Our guest critic, the independent curator, critic and regular reviewer for
ArtReview magazine, Laura McLean-Ferris continues her selections of outstanding artists on artreview.com.
Anonymity. There's not a lot of it about. We're in the grip of a high-visibility period when it comes to culture and personality. MySpace, Facebook, Heat
magazine… On artreview.com most members have little avatars – a photo of a face (your face?) or an abstract image, or did someone perhaps catch you at an arty party?
However, we have – literally and metaphorically – all seen up Britney and Lindsay's skirts by now, and it only follows in the cultural push-pull that there will inevitably be a backlash to this trajectory. Post-Basel, with all that exhausting 'face-time', it's time to take a trip in the other direction. So hide your faces and come with me in search of anonymity: after all, you wouldn't want to get papped looking like that would you?Brian Harte, ORMEAU PARK 3, 2007
You won't find any faces here, and what strange killing game is this? Dead bodies everywhere, with a strange body count next to them. The blankness and anonymity of Brian Harte
's figures here recall LS Lowry's matchstick workers leaving the factory. Harte's title immediately had me googling to find out about a massacre in Ormeau Park, Belfast, but like the figures themselves no history is forthcoming.
The painting's ground is divided into colour fields, as in abstract painting, but it might also represent water, a wall, snow, ground, sky. Are the figures sleeping, after a festival? Or are they dead? The black blood of their suits bleeding into the ground….
Also recalling Lowry's paintings and their expression of the anonymity of modernity is this rain-on-lens photograph from Danish-born artist Alexandra Buhl
, who studied at Goldsmiths. Here she takes a CCTV approach to a street photography – an all-seeing-eye that manages to see everything and nothing at once.Alexandra Buhl, Untitled
Buhl has a plethora of eclectic and intriguing documentary images on her profile page, as well as a lot of portraits on her website
, but, interestingly, much of the work explores portraiture as a representational trap, and many of her images of women in particular are fragmentary images of body parts, such as legs and stomachs.Alexandra Buhl, Hide and Seek
The figures here seem caught in a bind, unable to represent themselves through image-making. The viewer, the photographer and the subject are all part of a process of refusal and small resistance.Eva Lis
uses an extremely economic style of line drawing that gives faces anonymity by reducing them to basic features. These drawings look like they’re traced from photographs – either from newspapers, or a personal archive.Eva Lis, First Day in a New Country
Lis, whose other projects include travelling around the M25 London orbital in a reflective black wagon drawn by a gypsy-like pony, explains on her website how her experience as an immigrant has been a 'ghost-life', fuelled by dreams, and the title of this work, together with the headless, mannequin-like figures, certainly conveys a sense that one's identity is lost in this process.Eva Lis, TEAM
The particular can be found through the universal, and vice versa, and this image, entitled TEAM
, looks exactly like one that can be found on my brother's wall at home. And probably your brother's. Or yours, a friend's, cousin's, or boyfriend's, as each member and each face is interchangeable with any member of a group of boys: a football team, a group of friends, a university or school photo. A pro-forma, identikit model for male sociality, if you like.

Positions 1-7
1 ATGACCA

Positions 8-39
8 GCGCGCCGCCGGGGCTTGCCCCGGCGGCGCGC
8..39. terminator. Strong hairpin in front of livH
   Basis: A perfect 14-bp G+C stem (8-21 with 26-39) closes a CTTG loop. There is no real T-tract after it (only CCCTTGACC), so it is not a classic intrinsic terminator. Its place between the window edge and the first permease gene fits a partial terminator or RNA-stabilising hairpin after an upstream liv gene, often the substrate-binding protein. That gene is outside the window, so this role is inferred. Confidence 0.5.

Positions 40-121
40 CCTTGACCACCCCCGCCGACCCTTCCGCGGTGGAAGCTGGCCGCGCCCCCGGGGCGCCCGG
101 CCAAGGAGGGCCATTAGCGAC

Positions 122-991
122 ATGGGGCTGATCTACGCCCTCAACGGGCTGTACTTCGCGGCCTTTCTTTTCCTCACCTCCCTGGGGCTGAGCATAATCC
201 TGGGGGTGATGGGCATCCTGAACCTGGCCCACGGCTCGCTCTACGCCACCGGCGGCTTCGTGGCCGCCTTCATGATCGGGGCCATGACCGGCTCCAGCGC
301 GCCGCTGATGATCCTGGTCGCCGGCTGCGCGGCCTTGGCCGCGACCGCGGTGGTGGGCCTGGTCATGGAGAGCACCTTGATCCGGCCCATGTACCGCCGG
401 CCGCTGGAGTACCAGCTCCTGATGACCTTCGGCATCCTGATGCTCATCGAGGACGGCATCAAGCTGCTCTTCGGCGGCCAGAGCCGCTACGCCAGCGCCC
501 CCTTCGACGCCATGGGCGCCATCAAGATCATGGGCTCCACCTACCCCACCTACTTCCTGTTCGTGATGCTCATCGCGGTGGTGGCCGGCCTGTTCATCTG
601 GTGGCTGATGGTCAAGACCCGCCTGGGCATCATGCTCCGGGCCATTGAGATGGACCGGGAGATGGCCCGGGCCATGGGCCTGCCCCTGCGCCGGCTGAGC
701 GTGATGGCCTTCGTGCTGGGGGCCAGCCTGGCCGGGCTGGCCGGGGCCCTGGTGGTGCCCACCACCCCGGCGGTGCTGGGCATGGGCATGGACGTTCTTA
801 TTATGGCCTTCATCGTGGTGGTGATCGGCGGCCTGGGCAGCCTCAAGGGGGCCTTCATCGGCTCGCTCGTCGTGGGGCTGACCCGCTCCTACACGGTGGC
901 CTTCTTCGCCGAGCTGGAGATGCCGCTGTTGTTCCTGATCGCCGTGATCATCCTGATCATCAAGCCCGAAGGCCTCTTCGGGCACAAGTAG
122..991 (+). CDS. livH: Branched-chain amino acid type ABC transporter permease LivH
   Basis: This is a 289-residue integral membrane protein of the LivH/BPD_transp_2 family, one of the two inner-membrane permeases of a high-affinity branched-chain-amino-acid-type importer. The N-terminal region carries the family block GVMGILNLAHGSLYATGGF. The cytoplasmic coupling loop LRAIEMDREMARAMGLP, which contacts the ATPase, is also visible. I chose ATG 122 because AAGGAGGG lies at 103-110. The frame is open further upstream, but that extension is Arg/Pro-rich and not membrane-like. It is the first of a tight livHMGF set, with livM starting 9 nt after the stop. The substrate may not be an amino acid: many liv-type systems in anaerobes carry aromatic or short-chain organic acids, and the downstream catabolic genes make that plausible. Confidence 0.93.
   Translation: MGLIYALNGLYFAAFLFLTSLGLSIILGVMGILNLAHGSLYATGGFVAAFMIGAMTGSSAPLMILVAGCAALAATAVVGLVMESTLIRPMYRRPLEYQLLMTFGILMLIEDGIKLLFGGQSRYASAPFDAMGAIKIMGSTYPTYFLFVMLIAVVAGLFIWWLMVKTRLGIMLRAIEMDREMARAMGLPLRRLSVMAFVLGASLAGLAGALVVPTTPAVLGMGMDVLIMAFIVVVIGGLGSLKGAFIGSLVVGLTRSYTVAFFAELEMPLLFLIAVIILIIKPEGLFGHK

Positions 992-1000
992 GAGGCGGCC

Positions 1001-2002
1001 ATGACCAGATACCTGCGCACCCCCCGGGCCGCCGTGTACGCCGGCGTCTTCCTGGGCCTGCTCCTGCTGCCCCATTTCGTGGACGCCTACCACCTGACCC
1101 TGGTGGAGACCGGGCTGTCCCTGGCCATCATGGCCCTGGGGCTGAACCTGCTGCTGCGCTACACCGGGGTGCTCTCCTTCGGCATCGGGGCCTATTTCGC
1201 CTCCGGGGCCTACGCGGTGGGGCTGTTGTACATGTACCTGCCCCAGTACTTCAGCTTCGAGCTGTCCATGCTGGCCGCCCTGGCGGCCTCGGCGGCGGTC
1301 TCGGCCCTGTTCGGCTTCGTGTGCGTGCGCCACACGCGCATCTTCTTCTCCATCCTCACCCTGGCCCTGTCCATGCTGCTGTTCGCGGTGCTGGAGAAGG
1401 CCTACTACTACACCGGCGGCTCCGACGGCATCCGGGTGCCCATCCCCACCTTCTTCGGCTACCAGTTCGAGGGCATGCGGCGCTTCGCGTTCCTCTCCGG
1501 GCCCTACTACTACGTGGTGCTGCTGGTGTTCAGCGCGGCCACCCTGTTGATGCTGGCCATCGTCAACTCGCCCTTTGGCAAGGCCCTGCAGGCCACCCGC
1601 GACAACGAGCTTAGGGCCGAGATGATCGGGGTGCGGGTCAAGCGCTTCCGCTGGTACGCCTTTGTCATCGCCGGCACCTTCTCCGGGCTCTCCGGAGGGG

Another approach to non-portraiture can be found in the work of Robin Clare
, from Brighton, whose paintings employ an amusing anthropomorphism, allowing household objects to stand in for human counterparts. The house is a well-worn metaphor for a the human body, with its extensions of bodily processes involving respiration, ventilation, waste disposal and fuel intake. This funny painting of a toilet 'hiding' behind a skip manages to capture a gleeful expression on the toilet's 'face' as though it has outwitted its captors who would take it away to be dumped.Robin Clare, Hiding
The objects that Clare uses manage to appear pathetic and sorry as well as vibrant and mischevious, painted in a milky dreamy style perfect for capturing the futuristic dreams that 'white goods' once provided.Robin Clare, Radiator on Lime Pattern
Clare also depicts objects in a discarded and degraded state, but on a background that evokes the popular styles of advertising, wallpaper and patterning from the 1950s and 1970s. Clare describes this juxtaposition as a 'metaphor for homelessness and our impact on the word.'Deborah Hally, The KingdomDeborah Hally
's photographs of children are all faceless too – and children's faces are especially well-guarded
in the age of the all-seeing camera, particularly when there is a heightened fear of predators.
However it is the children themselves who obscure the faces in these works, rather than those blurry pixels that we have become accustomed, attaching them with a level of power and agency as they seem to control our gaze. This work of Hally's in particular has a peculiar David Lynch feel to it. Are we looking into a tiny doll's house. Is it a dream, is it a memory? The image conveys the sense that there is something of the realm of childhood that somehow escapes us as adults and becomes frightening. The child, or the memory might just slip behind the striped circus curtain into a strange, non-linguistic world inaccessible for grown-ups.
Laura McLean-Ferris is an independent curator and critic, and a regular contributor to
For more artworks picked out for the Roundup, see the slideshow